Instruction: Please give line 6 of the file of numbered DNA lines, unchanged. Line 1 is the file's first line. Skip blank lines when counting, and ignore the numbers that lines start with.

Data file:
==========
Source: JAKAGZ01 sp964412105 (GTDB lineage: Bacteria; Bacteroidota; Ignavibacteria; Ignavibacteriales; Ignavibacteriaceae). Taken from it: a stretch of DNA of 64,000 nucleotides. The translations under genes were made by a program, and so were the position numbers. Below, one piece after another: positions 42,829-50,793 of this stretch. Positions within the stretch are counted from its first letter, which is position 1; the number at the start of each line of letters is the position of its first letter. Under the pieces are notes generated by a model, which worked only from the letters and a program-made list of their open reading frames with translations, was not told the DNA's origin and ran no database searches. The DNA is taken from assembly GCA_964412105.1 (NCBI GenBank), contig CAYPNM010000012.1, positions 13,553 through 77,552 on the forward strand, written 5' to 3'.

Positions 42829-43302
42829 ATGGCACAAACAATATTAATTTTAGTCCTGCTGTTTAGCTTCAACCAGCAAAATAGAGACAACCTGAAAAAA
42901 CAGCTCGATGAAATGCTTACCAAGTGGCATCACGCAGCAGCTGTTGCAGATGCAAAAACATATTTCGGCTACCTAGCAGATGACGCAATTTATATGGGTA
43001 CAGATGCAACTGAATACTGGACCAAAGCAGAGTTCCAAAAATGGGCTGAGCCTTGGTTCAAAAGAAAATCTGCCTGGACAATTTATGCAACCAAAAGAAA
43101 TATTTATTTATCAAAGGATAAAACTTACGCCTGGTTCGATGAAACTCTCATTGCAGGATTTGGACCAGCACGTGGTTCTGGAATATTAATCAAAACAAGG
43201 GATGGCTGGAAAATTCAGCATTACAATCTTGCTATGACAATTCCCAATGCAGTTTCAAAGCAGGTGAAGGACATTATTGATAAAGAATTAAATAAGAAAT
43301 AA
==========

43101 TATTTATTTATCAAAGGATAAAACTTACGCCTGGTTCGATGAAACTCTCATTGCAGGATTTGGACCAGCACGTGGTTCTGGAATATTAATCAAAACAAGG